Many use case scenarios call for creating simpler UI-oriented schema defined structures and transforming larger complex result sets from back end integration calls into these smaller structures. When calling these back end data integration operations via stateless service provider, it is significantly more efficient to transform the results into the new variable structure in the stateless service provider than it would be to do so in the consumer. By not exposing the larger result set outside of the stateless provider, you end up only storing the smaller transformed variable in the user's session in the consumer. If you instead return the entire result set to the consumer and transform it there, you would be storing both the original larger results that you no longer need and the transformed results in each user's session, thus using a lot more memory under a heavy user load on the system.
Use caching across users when feasible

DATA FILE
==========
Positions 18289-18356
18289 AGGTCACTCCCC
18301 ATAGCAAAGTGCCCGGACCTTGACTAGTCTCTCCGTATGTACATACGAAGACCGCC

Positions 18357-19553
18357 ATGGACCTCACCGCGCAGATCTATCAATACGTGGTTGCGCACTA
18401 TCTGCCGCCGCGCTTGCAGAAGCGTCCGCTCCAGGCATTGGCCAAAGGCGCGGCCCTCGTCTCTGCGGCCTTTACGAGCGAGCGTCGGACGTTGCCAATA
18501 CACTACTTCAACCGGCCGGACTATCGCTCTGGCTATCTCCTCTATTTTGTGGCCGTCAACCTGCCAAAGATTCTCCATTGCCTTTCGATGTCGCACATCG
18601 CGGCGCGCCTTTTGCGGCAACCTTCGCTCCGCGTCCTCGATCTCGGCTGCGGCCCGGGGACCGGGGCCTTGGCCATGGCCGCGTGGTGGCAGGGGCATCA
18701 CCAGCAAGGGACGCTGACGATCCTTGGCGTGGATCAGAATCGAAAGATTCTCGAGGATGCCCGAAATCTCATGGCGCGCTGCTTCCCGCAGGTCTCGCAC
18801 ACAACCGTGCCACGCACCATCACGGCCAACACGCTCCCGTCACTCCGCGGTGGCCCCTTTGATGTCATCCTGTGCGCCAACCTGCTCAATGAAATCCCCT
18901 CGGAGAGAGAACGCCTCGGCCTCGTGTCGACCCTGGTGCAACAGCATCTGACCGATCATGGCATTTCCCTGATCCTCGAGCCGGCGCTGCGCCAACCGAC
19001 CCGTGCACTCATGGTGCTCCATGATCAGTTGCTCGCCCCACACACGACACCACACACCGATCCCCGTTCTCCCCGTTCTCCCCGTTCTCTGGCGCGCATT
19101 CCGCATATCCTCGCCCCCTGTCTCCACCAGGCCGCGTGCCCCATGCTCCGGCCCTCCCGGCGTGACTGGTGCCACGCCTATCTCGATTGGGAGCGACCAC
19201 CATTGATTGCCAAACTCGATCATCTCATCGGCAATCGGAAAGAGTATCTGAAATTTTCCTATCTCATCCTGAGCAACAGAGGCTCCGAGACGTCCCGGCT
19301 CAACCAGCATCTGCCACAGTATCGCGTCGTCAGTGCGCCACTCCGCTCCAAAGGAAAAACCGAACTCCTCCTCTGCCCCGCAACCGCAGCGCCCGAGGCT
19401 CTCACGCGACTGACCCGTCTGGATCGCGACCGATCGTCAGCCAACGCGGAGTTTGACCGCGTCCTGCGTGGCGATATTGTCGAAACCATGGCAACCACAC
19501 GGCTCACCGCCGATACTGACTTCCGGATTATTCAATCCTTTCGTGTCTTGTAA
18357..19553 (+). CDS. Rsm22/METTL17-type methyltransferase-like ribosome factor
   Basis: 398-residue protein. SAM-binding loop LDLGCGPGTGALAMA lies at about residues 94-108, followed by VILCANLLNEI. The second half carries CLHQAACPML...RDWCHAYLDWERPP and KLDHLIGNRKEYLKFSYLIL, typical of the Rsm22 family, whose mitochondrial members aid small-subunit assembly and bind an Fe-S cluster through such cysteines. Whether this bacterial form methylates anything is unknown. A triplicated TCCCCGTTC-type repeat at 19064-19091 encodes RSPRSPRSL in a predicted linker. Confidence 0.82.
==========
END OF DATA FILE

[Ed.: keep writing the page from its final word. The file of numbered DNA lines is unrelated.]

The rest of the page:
The Cache Control builder lets you cache the results of an operation across users. The results are shared for all users of the same model and profile, so this m echanism is not suitable for user-specific queries or results.
The Service Operation and Lookup Table builders also have options for caching results, and both use the functionality of the Cache Control builder under the covers.
Note that when you are using the Cache Control builder, you have to select a method that returns the data to cache, and that method should not have any important side effects.
If you cache a method or service operation that takes input arguments, the Cache Control builder will automatically keep a separate cache entry for each unique set of input values. Therefore you should use it cautiously for methods that take arguments, since you could potentially end up with a large number of cache entries.
The data cached with these builders is associated with a specific generated WebApp. In other words, each profile will in general have its own cache. This is necessary in some cases. However, if you have a scenario where data can be cached across profiles, it may be best to implement the caching in a non-profiled model (perhaps a service provider model), so that the cached data can be shared across all users.
Avoid deploying a large number of WebSphere Portlet Factory WAR files